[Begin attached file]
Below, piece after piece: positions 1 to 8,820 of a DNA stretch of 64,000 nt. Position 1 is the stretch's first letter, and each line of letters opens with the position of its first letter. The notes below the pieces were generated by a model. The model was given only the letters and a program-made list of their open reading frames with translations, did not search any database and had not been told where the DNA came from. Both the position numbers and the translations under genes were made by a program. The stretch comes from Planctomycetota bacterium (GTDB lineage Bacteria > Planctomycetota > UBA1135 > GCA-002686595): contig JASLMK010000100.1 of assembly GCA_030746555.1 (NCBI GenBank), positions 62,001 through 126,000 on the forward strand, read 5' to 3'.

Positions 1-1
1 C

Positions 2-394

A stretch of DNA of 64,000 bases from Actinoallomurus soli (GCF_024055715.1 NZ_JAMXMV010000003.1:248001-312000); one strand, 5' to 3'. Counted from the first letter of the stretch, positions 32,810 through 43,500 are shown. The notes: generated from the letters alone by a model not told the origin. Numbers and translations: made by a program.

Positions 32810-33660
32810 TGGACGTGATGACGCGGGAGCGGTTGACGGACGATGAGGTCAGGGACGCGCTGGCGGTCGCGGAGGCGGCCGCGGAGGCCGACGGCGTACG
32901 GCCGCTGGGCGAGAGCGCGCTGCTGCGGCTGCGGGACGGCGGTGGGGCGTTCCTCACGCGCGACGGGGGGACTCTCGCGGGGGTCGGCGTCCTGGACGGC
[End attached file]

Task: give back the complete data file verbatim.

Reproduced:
Below, piece after piece: positions 1 to 8,820 of a DNA stretch of 64,000 nt. Position 1 is the stretch's first letter, and each line of letters opens with the position of its first letter. The notes below the pieces were generated by a model. The model was given only the letters and a program-made list of their open reading frames with translations, did not search any database and had not been told where the DNA came from. Both the position numbers and the translations under genes were made by a program. The stretch comes from Planctomycetota bacterium (GTDB lineage Bacteria > Planctomycetota > UBA1135 > GCA-002686595): contig JASLMK010000100.1 of assembly GCA_030746555.1 (NCBI GenBank), positions 62,001 through 126,000 on the forward strand, read 5' to 3'.

Positions 1-1
1 C

Positions 2-394

A stretch of DNA of 64,000 bases from Actinoallomurus soli (GCF_024055715.1 NZ_JAMXMV010000003.1:248001-312000); one strand, 5' to 3'. Counted from the first letter of the stretch, positions 32,810 through 43,500 are shown. The notes: generated from the letters alone by a model not told the origin. Numbers and translations: made by a program.

Positions 32810-33660
32810 TGGACGTGATGACGCGGGAGCGGTTGACGGACGATGAGGTCAGGGACGCGCTGGCGGTCGCGGAGGCGGCCGCGGAGGCCGACGGCGTACG
32901 GCCGCTGGGCGAGAGCGCGCTGCTGCGGCTGCGGGACGGCGGTGGGGCGTTCCTCACGCGCGACGGGGGGACTCTCGCGGGGGTCGGCGTCCTGGACGGC